Sep 3, 2012

Basic Brown Rice and Rice Preparation in Liberia

Rice is one of the most common grains in the world. It is a staple in many countries worldwide, including Liberia and the Cote d'Ivoire where I lived many years. Rice is something I make regularly and one of the changes I have made to improve the nutrition my family is getting is to replace most of the white rice we eat with brown. I will be sharing several Liberian recipes to be served over rice and using brown rice gives these meals a rustic and more authentic feel. White rice is a subsidized import in Liberia so not all the rice consumed is the locally grown brown rice. 

My photo.
Brown rice has only the husk removed leaving the germ and bran intact. Brown rice has a small amount of rice bran oil and a lot of good fiber. It's a good source of several vitamins and minerals including B1,  B3, iron, and magnesium. Brown rice has a lower glycemic index than white rice so does not raise blood sugar as white does. White rice has the germ and bran stripped and with it all the nutritious oil, fiber, vitamins, and minerals. Left behind is a refined carbohydrate. Most white rice is now sold as "enriched" with some synthetic vitamins and minerals added back, but these nutrients are minimal compared with natural brown rice. This is another example of why food is healthiest when eaten the closest to the way God made it in nature.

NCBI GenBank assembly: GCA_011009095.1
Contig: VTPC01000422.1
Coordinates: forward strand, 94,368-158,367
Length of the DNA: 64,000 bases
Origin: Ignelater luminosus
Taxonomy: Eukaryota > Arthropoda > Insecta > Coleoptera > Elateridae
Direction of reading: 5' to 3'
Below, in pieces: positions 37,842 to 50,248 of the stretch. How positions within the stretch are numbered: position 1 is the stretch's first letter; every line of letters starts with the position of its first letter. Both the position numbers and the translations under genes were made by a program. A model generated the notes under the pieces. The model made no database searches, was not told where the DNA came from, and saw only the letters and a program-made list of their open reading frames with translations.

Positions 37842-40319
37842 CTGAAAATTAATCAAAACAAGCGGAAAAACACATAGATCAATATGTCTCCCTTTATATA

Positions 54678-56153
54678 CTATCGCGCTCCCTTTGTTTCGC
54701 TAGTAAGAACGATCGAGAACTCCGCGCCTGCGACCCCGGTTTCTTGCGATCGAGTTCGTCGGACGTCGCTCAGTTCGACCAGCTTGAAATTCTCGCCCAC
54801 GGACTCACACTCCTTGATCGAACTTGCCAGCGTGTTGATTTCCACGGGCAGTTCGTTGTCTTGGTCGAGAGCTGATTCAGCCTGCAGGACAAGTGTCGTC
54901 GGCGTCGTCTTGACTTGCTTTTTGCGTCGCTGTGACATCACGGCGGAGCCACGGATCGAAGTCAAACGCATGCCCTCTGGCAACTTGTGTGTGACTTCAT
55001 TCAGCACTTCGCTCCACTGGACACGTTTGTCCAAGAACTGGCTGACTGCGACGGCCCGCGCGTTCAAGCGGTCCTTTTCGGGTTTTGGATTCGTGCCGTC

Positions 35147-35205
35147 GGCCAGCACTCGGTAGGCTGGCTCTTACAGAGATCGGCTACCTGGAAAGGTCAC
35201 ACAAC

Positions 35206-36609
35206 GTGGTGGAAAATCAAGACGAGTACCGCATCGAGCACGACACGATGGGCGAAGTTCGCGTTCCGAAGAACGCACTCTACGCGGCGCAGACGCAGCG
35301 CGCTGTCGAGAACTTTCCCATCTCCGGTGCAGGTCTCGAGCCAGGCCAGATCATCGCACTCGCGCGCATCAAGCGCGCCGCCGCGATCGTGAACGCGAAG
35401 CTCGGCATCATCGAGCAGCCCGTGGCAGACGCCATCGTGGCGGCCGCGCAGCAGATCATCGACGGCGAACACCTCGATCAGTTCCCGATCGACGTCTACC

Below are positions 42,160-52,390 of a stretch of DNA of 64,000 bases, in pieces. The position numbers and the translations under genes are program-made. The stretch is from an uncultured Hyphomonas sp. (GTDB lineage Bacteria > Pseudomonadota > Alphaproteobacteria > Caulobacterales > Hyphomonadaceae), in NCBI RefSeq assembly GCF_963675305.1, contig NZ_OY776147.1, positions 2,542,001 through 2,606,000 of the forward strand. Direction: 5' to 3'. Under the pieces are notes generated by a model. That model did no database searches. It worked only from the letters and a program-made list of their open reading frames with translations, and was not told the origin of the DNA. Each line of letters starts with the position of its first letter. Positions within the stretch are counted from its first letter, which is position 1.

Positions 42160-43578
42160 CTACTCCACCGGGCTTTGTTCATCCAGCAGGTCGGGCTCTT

Brown rice does cost more than white rice, but all things considered, switching from white rice to brown rice is not a big financial sacrifice. Because of the good balance of fiber, oil, and nutrients, brown rice is more filling than white, so you eat less which does save a little on the cost. Unfortunately, most people do not know how to prepare brown rice so they believe brown rice equals hard grains while white rice is soft and fluffy. The good news is brown rice can be very fluffy and delicious if it's prepared properly. Adding salt to the water before cooking helps to bring out the flavor.  It's a little more chewy than white rice, but the flavor is fairly neutral and it goes with anything you'd usually serve with white rice.  

There are several varieties of brown rice that are inexpensive and readily available. Regular long grain brown rice is the most common and has a neutral taste. Brown Jasmine rice has all the health benefits of brown rice with the delicious aromatic flavor of Jasmine rice. There is also brown basmati rice but it is a bit more costly and I have not tried it yet.